Monday, November 16, 2009

The Missing Gene Update

I have been canvassing the opinions of my favourite clean queens, and here are my highly unscientific findings. No-one I have asked actually owns up to liking cleaning. They just say that they hate mess more than they hate cleaning, and also, that they would rather clean little and often than occasionally tackle an enormous mess. They do stuff like wiping down the oven every time they use it, so they never have to face the appallingly charred remains of the hundred baked dinners that I do whenever I open my oven...

Apparently they suffer from an overwhelming urge to remove anything that conflicts with their inner vision of how a space should look. So, toys in the hallway, dust bunnies under the couch, crumbs on the table, they all have to go before inner harmony can be achieved. I have had some fascinating conversations on this subject with friends this week. I am starting to feel like those women in TV ads who are forever popping up over the fence to recommend washing powder to each other. It sounds like such a sad sally thing to do, forever banging on about housework - I feel like I am disgracing the feminist sisterhood. But I also feel like I have to face reality. I am going to spend much of the rest of my life looking after a house, a garden, a family, and I may as well do it with efficiency and as much grace as I can muster. For the last eighteen years my approach to housekeeping has been mainly: if I ignore it, it might go away. Well, call me a slow learner, but eighteen years is probably enough time to disprove that theory.

I love reading vintage housekeeping manuals that instruct women to regard housekeeping as a career worthy of their highest attention and endeavours. I do have very ambivalent feelings about my place in society. My heart tells me that I am doing the best I can possibly do, being at home with my family, and I am very grateful to have that opportunity, but it is sometimes difficult to sustain a sense of the value of what I do while I am cleaning the kitchen (or failing to clean the kitchen). And regarding housekeeping as a career is just not something that the modern girl does - it is the one area of life taken least seriously by nearly everyone. So for me to take it seriously, and to actually devote myself to its mysteries, well, that is still taking me some effort to get my head around. Still, the conversations I have been having recently about cleaning with those of my acquaintance who are actually good at it, have been fun and insightful, so I am considering them in the light of networking, and I am amazed that in the years of knowing them I have never picked the brains of these lovely clean queens to find out exactly how they do what they do so well. So here are the top tips from discussions this week:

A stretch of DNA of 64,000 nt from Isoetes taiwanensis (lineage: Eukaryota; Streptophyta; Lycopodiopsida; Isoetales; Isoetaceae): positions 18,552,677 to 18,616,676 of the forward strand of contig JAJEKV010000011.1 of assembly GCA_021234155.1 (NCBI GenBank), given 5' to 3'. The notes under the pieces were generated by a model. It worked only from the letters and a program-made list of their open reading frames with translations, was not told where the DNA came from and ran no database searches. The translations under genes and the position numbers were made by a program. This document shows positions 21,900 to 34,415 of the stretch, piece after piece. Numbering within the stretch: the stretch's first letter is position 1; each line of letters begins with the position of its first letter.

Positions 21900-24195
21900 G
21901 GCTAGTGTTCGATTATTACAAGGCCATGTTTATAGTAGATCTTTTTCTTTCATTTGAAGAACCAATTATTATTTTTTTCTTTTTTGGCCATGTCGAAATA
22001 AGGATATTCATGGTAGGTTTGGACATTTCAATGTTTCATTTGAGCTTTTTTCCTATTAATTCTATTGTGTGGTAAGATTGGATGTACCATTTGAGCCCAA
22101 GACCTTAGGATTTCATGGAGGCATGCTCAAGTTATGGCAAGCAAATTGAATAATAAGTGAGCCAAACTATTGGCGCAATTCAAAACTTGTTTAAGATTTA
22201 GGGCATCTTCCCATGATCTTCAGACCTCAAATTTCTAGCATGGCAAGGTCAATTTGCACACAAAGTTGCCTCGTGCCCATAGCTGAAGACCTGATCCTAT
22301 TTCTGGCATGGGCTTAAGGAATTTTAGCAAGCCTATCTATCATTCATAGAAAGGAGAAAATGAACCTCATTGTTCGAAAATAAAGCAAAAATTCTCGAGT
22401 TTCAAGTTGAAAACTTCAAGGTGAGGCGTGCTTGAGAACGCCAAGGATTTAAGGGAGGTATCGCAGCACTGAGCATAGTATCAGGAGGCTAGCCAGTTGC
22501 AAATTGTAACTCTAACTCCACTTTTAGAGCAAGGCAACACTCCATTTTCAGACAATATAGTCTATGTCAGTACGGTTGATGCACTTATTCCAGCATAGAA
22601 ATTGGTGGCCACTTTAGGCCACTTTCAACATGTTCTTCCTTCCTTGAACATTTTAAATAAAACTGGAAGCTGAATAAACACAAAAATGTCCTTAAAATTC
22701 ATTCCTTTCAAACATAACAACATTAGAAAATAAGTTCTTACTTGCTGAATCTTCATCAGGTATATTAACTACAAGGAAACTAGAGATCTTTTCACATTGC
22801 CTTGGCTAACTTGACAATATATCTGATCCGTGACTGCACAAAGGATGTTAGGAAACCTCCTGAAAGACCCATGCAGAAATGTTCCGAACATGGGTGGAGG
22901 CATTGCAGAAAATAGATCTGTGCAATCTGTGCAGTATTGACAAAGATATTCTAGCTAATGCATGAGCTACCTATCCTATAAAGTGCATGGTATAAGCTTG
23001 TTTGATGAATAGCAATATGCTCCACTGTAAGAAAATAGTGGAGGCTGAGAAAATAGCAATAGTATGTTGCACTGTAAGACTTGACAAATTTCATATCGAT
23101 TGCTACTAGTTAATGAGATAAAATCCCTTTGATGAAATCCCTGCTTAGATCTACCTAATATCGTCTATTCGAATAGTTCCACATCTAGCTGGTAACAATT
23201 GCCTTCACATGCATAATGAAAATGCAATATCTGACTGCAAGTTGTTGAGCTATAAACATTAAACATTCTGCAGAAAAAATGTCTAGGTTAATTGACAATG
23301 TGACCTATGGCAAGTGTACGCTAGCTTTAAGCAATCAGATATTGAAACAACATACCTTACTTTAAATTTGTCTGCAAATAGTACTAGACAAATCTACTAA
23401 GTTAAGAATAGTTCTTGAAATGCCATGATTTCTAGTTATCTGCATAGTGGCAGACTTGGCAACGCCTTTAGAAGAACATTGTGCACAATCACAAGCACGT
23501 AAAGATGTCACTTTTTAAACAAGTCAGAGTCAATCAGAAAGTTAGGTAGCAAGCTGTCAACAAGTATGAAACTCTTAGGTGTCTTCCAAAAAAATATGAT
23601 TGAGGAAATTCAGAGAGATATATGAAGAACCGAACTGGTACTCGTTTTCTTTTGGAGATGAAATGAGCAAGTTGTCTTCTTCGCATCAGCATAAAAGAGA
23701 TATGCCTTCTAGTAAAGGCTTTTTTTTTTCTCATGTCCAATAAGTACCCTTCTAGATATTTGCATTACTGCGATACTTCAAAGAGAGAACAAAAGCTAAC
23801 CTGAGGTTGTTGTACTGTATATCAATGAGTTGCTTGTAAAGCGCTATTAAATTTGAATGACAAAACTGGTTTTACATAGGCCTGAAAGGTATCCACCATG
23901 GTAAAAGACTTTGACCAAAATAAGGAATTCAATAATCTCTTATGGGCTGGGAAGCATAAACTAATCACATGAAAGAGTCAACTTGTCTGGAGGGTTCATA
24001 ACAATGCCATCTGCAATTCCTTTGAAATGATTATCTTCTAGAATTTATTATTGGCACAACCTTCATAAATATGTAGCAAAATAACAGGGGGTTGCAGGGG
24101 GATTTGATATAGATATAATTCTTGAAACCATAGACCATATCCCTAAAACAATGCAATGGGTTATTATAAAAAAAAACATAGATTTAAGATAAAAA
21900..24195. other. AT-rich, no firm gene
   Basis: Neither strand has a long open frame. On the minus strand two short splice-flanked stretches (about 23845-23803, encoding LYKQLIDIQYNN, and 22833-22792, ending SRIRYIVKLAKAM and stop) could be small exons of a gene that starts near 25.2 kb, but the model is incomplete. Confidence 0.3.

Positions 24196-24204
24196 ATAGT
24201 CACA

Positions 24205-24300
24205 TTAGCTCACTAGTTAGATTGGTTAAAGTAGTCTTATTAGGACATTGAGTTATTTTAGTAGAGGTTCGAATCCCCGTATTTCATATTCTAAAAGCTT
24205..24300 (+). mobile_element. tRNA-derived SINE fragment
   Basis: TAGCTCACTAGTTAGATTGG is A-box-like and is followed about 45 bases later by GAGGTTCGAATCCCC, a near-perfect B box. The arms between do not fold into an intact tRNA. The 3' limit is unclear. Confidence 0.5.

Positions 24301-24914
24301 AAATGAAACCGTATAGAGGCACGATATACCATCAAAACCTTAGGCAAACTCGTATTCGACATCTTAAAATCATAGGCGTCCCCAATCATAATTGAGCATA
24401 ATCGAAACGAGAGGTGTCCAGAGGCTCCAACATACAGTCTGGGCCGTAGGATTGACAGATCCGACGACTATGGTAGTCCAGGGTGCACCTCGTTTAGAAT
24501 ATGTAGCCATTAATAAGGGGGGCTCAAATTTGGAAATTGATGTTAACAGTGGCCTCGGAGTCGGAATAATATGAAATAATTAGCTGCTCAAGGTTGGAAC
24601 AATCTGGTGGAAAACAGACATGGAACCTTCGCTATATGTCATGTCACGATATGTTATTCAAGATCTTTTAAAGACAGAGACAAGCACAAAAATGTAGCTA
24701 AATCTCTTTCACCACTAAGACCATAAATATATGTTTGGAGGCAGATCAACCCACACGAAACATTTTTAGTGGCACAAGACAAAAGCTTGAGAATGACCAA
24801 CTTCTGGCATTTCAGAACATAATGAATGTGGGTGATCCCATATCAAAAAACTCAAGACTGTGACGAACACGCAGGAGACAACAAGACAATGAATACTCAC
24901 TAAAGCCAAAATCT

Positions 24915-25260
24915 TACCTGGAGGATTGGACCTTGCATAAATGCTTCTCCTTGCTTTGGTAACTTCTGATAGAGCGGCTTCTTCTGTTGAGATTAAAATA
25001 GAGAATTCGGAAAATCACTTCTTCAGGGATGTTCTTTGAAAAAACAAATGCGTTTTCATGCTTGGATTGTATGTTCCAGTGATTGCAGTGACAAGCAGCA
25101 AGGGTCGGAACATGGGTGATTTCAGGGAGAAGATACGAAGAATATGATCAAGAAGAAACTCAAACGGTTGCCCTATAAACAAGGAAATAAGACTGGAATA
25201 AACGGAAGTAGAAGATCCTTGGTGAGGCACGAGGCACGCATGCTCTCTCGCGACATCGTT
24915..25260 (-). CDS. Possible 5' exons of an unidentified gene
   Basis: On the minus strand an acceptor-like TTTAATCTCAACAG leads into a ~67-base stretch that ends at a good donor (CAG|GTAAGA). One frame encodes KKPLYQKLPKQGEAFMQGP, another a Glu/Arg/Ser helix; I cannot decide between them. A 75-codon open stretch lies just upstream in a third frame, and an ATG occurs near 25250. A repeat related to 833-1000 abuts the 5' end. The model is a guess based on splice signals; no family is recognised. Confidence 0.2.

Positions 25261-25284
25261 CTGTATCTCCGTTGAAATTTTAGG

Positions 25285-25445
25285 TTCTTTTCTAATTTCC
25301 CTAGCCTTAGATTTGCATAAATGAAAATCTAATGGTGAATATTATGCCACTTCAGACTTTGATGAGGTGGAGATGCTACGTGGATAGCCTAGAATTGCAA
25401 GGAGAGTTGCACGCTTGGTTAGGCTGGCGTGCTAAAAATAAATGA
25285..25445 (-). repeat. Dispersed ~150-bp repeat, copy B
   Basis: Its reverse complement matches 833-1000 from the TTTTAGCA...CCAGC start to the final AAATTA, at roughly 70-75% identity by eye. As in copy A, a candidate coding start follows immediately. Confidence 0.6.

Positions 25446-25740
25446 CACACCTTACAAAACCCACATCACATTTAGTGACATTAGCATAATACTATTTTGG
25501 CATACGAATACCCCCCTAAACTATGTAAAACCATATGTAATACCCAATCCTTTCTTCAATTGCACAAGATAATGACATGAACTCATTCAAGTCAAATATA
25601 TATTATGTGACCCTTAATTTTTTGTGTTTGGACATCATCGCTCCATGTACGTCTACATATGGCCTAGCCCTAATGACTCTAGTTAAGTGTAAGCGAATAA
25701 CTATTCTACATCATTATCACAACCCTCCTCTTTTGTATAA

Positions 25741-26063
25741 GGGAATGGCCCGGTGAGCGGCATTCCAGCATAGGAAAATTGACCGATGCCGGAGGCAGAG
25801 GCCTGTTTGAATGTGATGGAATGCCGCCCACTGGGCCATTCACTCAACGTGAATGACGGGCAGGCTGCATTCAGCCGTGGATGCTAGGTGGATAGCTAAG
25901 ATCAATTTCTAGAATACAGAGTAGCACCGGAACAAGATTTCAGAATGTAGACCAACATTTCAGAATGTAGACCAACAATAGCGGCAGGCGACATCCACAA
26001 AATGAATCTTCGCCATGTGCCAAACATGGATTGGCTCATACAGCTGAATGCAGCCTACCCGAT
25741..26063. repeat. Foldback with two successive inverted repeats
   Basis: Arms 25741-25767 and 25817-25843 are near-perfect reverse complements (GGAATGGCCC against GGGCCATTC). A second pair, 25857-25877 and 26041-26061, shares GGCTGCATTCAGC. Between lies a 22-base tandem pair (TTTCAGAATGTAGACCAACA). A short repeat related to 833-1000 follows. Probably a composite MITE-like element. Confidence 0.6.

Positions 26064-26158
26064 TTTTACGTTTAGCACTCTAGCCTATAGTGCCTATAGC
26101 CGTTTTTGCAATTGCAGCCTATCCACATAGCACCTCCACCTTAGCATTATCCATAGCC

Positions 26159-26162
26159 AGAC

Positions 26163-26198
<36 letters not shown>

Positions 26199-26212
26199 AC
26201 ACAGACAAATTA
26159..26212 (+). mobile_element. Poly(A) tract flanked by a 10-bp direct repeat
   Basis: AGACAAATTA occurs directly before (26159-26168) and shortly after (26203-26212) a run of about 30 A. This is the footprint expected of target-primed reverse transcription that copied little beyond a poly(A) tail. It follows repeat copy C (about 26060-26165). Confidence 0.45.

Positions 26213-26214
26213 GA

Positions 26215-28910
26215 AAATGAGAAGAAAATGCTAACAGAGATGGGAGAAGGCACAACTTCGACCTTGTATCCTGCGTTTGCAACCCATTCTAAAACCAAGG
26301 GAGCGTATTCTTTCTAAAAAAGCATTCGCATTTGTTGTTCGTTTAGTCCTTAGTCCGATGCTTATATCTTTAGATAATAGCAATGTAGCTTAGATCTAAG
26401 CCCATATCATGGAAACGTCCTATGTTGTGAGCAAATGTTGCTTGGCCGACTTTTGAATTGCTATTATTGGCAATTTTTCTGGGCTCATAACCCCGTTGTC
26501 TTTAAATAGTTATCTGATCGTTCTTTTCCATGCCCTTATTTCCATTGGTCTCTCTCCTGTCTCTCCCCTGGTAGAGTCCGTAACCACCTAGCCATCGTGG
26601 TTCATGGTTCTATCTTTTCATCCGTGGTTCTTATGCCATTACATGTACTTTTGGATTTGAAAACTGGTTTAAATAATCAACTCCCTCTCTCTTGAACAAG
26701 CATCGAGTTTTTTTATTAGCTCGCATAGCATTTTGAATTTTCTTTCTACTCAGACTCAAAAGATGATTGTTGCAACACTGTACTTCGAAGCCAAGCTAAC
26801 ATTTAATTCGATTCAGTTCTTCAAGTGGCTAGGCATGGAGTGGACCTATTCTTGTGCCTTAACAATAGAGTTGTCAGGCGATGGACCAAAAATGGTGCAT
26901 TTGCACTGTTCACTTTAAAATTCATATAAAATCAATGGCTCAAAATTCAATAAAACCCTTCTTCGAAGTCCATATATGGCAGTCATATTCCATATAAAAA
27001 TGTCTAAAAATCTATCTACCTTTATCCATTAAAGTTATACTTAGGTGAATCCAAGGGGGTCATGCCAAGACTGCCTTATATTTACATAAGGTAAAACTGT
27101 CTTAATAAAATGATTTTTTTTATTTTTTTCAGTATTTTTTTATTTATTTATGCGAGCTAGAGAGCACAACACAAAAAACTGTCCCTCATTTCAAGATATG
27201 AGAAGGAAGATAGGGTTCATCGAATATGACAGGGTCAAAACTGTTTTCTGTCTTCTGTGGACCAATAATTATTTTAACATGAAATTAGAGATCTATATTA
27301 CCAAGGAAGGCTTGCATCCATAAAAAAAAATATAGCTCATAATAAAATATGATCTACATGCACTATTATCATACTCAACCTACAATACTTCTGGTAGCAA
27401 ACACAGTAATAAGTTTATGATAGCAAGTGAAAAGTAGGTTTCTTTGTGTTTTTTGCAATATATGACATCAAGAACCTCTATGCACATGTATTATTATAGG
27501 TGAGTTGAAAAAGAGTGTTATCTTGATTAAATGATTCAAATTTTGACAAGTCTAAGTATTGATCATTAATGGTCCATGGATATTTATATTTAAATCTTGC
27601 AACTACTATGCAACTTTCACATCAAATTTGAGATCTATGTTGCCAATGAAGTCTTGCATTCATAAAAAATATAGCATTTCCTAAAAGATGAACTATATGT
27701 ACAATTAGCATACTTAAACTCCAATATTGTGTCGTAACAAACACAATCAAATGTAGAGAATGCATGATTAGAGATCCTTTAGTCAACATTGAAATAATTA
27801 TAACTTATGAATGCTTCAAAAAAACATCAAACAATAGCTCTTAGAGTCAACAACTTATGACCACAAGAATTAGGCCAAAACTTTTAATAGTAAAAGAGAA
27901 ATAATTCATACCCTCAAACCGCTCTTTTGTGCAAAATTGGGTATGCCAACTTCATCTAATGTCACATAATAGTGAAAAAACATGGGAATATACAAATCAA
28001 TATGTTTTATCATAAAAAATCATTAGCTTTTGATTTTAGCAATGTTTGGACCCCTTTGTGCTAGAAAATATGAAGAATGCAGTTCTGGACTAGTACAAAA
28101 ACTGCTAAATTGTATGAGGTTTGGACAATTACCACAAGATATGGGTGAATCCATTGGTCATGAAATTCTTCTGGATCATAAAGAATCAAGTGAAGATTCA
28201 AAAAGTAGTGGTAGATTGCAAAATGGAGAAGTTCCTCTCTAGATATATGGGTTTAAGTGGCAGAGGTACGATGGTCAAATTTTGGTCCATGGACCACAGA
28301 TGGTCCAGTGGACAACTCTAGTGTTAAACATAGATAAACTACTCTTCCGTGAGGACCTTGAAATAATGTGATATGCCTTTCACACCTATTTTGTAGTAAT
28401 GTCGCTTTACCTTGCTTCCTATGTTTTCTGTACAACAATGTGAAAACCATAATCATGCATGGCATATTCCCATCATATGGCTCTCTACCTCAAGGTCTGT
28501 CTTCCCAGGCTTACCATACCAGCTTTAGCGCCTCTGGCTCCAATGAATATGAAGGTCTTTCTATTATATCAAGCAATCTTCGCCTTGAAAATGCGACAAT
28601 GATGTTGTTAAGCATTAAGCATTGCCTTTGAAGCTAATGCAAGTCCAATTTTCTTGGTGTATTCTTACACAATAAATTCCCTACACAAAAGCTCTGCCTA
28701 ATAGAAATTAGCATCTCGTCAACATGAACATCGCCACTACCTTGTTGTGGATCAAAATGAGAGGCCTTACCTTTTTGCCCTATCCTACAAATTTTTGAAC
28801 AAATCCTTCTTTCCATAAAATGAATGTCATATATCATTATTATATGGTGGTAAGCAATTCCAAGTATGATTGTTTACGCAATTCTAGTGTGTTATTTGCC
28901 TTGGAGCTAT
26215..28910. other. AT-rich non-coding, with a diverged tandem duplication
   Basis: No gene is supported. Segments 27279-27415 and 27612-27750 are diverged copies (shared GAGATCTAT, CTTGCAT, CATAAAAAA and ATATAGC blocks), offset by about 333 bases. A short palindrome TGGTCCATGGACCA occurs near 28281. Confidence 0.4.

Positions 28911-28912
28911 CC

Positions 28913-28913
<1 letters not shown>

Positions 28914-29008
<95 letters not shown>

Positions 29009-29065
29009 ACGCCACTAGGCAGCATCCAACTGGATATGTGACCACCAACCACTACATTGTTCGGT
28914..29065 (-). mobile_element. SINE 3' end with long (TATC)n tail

Cleaning the oven as above - wiping it down every time you use it. Who would have thought (obviously not me)?

My clean queen neighbour keeps the sink constantly full of hot, soapy water and washes up whenever she uses anything so she almost never has a full sink of dishes to wash.

Another friend with six children has an empty cupboard in the loungeroom that she scoops clutter into when she has visitors, or needs a clutter free space to drink a glass of wine in at the end of the day (she is also disciplined enough to clean it out afterwards...)

A trip out isn't over until the car is emptied and baskets/bags/lunchboxes etc are emptied, and no one is allowed to watch TV or otherwise escape until this is done!

A phone call is an opportunity to tidy, file, or put a load of washing on.

Chores and household projects need to be scheduled into your diary and treated with the same urgency as dental appointments.